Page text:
Nathan Jarrett set out with a goal of rollerblading across America’s south, 280 miles from Nashville in Tennessee to Atlanta, Georgia in just six days. The gruelling journey saw him battling against unpaved roads, extreme distances and some rather unfriendly dogs.
He recorded the whole thing on his GoPro – you can watch the footage below. Or read on to hear some of the important lessons Nathan learnt along the way…
1. Faith is the difference between success and failure
When I told my family and friends about my plan to skate through the south completely solo, their reactions were saturated with doubt and unbelief rather than optimism and encouragement. My mother didn’t even want to talk about it and one of my best friends said that he was sure I would get hit by a car while rollerblading along a busy road. To make matters worse, I was already defeated after the first day of skating during this week-long adventure.
The roads were heavily trafficked, the motel I was staying at was unwelcoming, and a local man spent ten minutes trying to talk me out of continuing my journey because he said the road I was going to skate on the next day was extremely dangerous. If I didn’t have faith to overcome the doubts of my family and friends, the defeat of the first day, and every tired, sore, and sweaty second of rollerblading in hot and humid weather, then I would not have fulfilled my goal. As the Bible says in Hebrews 11, it has been “through faith [that men] subdued kingdoms, wrought righteousness, obtained promises, [and] stopped the mouths of lions.” Faith is the key to success; you’ll be amazed what you can do if you truly believe in yourself.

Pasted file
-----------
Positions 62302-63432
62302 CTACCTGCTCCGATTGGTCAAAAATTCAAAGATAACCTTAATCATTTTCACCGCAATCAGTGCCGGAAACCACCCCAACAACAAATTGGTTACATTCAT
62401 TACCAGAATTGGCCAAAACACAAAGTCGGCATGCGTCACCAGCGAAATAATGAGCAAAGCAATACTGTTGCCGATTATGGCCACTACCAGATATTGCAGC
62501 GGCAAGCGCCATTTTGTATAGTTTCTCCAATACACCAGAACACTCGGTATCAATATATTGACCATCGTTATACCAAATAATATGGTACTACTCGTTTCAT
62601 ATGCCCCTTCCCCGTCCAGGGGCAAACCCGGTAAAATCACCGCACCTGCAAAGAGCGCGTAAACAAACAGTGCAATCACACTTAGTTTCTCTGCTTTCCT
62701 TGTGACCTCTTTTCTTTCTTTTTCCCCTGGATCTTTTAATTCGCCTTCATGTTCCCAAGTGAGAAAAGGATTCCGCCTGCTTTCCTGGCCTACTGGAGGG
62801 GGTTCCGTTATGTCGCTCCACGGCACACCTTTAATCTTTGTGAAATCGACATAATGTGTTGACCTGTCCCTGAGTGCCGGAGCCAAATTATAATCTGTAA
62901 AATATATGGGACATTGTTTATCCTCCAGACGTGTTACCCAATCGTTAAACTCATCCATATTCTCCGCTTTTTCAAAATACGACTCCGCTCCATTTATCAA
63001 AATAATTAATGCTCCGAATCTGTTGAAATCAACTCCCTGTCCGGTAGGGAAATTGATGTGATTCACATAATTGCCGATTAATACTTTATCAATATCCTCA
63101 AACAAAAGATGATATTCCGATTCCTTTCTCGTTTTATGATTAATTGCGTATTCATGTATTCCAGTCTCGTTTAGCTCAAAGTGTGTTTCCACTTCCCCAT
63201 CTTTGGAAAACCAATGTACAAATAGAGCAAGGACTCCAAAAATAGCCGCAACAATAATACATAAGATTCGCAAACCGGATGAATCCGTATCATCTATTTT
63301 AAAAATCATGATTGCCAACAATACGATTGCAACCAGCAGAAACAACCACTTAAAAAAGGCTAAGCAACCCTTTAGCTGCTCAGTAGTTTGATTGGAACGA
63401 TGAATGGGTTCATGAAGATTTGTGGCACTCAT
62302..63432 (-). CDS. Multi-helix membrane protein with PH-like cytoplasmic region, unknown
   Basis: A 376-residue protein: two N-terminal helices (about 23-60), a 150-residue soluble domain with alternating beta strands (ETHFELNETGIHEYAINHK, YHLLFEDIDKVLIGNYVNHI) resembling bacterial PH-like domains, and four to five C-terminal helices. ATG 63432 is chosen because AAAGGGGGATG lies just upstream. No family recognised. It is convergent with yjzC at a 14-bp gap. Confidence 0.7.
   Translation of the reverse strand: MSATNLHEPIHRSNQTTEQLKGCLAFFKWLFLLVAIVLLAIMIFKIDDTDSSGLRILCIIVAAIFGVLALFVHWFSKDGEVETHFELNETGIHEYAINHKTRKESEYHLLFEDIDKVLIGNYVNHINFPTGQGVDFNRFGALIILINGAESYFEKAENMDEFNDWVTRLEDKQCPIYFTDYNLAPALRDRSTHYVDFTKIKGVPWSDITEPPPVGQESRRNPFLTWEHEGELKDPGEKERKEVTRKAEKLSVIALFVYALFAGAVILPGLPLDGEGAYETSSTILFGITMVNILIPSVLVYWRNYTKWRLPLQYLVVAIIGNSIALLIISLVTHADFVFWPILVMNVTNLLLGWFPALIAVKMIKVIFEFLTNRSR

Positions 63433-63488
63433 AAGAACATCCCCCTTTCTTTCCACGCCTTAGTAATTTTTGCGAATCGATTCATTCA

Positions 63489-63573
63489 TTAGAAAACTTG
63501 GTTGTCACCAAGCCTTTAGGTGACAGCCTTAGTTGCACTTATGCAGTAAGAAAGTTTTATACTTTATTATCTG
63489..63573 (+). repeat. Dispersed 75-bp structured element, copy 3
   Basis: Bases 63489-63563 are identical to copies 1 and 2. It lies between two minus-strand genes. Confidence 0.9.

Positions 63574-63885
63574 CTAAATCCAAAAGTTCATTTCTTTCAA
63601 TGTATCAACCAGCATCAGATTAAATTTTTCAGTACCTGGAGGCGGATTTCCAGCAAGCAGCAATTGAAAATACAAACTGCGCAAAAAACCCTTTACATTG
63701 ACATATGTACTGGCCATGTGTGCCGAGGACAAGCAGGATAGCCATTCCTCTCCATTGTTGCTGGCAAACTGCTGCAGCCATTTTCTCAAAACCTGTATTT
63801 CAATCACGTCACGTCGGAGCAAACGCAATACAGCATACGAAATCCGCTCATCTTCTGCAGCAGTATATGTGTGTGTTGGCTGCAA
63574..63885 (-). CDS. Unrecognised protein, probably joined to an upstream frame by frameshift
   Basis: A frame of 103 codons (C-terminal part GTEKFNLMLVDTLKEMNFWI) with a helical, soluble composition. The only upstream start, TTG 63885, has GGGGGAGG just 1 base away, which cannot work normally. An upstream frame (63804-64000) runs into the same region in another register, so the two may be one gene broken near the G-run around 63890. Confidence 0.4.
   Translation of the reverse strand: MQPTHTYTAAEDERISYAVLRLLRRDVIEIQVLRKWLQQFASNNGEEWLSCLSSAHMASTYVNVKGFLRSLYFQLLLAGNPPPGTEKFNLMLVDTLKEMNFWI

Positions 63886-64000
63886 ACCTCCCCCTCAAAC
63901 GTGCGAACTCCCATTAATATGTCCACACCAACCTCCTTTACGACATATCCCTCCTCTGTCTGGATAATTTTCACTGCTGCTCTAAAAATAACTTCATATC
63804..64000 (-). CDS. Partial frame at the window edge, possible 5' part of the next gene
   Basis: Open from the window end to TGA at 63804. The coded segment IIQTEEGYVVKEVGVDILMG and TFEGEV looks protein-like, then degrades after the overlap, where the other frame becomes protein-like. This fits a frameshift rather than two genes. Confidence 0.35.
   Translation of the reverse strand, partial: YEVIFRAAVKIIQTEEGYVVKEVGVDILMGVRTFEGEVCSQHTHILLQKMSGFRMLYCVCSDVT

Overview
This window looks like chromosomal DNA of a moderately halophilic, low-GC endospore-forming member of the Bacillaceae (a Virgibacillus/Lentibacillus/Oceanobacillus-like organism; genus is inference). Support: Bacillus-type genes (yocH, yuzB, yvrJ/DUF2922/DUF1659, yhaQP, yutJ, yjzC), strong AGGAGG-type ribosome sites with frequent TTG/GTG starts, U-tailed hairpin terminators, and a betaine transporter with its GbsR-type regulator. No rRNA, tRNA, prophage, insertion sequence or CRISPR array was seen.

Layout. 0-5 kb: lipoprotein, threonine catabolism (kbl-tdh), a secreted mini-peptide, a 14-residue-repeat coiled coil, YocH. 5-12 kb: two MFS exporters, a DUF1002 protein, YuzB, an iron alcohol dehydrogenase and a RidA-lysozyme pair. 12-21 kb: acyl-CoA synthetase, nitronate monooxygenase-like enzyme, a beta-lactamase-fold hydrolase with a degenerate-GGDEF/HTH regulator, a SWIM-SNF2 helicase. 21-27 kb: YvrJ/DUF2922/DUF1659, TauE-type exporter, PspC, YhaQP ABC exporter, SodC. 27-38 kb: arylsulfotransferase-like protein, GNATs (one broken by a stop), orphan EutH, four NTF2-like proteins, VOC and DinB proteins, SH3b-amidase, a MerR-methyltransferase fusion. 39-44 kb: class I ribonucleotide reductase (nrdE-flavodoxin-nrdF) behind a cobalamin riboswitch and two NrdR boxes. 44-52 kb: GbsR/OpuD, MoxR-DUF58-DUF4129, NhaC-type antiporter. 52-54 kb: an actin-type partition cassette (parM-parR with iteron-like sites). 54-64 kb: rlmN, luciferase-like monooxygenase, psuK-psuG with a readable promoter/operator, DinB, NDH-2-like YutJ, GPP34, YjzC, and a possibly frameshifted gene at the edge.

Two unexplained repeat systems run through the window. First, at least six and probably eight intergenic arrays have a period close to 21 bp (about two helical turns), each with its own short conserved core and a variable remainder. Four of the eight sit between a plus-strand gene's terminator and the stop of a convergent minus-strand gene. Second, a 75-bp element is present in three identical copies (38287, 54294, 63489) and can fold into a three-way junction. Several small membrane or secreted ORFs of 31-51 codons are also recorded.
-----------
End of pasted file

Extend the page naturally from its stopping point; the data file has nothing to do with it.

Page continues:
2. Plan the best you can, but expect the unexpected
Planning was essential for the success of my 280-mile journey. If I had not meticulously mapped out my route for each day on Google Earth, worn plenty of safety equipment, and looked at weather reports weeks in advance, I would not have successfully completed my mission. However, adventures are bound to throw curveballs at us – that’s what makes them adventures, after all.
In the case of this adventure, the curveball I faced was the presence of more than my fair share of territorial, very aggressive dogs. Throughout the entire trip, I had to pepper spray four dogs. Learning how to adapt to unexpected circumstances is an important part of safely experiencing the world.
3. Growth happens outside of your comfort zone
Discomfort usually stems from the unknown. For example, I’m not comfortable salsa dancing because I have never done it before and don’t know how! However, if I practiced day in and day out, eventually I would become so familiar with salsa dancing that I would be comfortable doing it.
The same can be applied to most anything in life: just three months before my rollerblading journey I would not have been comfortable attempting it. However, I began training by skating up to 60 miles a day. I went through discomfort such as aching muscles, sore and blistered feet, and mental exhaustion. After subjecting myself to discomfort day after day, I grew in my skating ability and was then able to skate from Nashville to Atlanta.